Equivalent to Chase Bank in the UK
For many people, the fact that there is no Chase Bank in the UK begs the question – well then how do I access my money while there? If you’re coming as a visitor, you should be sure to let Chase know that you are traveling abroad and write down their international number before you go in case you do need to contact them about something. But you won’t be able to walk up to a person and speak to them, so go into your branch before you travel to ensure everything is all set if you plan to use the card abroad.
If you’re coming for longer term, you should know that the UK is of course filled with banks! Popular ones include HSBC, Nationwide, Barclays, Halifax, and more. Many expats open up a UK bank account and also keep their US account to switch money between.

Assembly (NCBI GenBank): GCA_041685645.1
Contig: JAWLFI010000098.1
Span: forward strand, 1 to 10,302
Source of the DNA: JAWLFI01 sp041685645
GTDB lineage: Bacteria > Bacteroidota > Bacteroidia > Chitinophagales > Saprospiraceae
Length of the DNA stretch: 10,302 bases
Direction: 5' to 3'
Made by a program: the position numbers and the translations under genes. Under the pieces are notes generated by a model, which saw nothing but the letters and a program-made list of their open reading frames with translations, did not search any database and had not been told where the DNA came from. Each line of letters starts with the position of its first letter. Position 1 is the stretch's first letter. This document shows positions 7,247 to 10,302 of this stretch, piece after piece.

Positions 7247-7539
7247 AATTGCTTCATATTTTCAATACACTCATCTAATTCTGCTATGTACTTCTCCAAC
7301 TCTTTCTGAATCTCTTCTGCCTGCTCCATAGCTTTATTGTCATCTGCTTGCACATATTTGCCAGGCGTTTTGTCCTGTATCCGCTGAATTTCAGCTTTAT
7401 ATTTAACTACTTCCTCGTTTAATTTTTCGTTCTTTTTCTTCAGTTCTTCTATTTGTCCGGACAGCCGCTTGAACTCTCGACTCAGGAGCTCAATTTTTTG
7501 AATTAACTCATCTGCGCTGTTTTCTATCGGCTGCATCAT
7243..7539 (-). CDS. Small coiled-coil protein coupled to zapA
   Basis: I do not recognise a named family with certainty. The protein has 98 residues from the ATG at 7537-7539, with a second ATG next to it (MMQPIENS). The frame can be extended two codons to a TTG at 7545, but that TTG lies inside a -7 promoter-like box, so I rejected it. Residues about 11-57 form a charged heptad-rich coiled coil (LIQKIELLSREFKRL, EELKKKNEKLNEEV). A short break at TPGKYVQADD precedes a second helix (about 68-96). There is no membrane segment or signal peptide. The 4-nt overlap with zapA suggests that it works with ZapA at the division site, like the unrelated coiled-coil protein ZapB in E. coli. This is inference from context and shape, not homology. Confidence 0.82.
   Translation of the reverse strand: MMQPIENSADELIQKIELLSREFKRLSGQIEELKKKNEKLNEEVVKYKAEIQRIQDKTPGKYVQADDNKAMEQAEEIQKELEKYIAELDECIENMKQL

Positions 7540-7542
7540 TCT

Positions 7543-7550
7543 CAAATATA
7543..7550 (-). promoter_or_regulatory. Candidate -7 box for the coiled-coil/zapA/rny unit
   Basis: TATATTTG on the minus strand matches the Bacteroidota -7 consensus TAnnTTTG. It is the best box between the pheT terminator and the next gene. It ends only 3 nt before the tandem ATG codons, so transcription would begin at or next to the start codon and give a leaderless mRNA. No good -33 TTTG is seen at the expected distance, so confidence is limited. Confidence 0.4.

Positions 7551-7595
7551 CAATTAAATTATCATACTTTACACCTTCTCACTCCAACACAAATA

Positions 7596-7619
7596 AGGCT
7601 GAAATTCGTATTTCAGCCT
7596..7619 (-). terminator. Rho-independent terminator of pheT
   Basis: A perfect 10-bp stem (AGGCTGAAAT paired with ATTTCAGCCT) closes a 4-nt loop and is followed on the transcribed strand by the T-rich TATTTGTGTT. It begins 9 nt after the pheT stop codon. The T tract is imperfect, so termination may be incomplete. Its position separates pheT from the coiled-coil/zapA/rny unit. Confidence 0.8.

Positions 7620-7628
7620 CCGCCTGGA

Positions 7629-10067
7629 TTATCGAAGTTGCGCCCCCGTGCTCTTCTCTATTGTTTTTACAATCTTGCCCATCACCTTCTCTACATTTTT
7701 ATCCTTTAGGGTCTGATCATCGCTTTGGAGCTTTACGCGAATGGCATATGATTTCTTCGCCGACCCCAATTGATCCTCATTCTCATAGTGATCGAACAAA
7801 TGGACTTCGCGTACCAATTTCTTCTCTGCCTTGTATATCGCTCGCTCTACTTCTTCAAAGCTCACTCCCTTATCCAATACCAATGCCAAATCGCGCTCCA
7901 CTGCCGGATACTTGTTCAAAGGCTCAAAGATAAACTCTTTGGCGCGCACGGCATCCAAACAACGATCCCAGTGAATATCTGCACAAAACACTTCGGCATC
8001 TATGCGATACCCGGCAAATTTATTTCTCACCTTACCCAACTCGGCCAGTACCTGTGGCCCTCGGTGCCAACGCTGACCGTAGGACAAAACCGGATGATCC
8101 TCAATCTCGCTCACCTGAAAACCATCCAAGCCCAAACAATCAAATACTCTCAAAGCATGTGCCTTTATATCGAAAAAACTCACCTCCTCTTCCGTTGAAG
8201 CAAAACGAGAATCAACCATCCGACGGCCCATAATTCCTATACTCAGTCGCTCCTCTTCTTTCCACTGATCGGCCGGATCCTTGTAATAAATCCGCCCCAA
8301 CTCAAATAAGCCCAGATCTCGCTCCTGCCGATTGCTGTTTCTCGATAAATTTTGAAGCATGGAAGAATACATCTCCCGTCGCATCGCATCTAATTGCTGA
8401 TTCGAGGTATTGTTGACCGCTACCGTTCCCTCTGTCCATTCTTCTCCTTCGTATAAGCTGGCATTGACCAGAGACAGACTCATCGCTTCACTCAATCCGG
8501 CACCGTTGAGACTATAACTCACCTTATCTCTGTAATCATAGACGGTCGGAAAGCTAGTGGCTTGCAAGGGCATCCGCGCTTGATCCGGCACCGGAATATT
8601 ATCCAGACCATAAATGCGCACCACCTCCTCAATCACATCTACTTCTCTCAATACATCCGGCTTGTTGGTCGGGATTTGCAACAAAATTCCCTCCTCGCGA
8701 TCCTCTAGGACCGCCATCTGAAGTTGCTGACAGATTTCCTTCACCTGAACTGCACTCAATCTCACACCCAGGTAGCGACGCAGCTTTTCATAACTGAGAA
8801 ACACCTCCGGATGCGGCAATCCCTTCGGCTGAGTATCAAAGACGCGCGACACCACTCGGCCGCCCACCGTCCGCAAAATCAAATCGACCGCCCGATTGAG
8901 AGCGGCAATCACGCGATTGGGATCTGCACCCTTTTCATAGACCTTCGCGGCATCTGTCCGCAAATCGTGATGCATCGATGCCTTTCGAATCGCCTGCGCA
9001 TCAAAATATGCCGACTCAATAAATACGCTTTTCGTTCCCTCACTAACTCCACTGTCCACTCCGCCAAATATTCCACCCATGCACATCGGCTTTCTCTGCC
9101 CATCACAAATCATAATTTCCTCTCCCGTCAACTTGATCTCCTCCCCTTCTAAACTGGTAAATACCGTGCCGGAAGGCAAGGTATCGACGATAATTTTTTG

No Fee Travel Credit Cards
If you have Chase Bank and don’t want to use your Chase card in the UK since there is no Chase branch, you should consider making use of a “no fee travel card” offered by many banks. Just ask your bank if they offer any options that allows you to open a debit or credit card for the purpose of traveling abroad.
Since they are often designed for travelers, these often come with less fees than you would encounter if you were to use your regular Chase Card in the UK.
Another option for American visitors to the UK is using an online-only bank like Monzo to open an account that allows you to use your card worldwide with no additional fees. They see themselves as the “future of banking” and are becoming increasingly popular in the UK.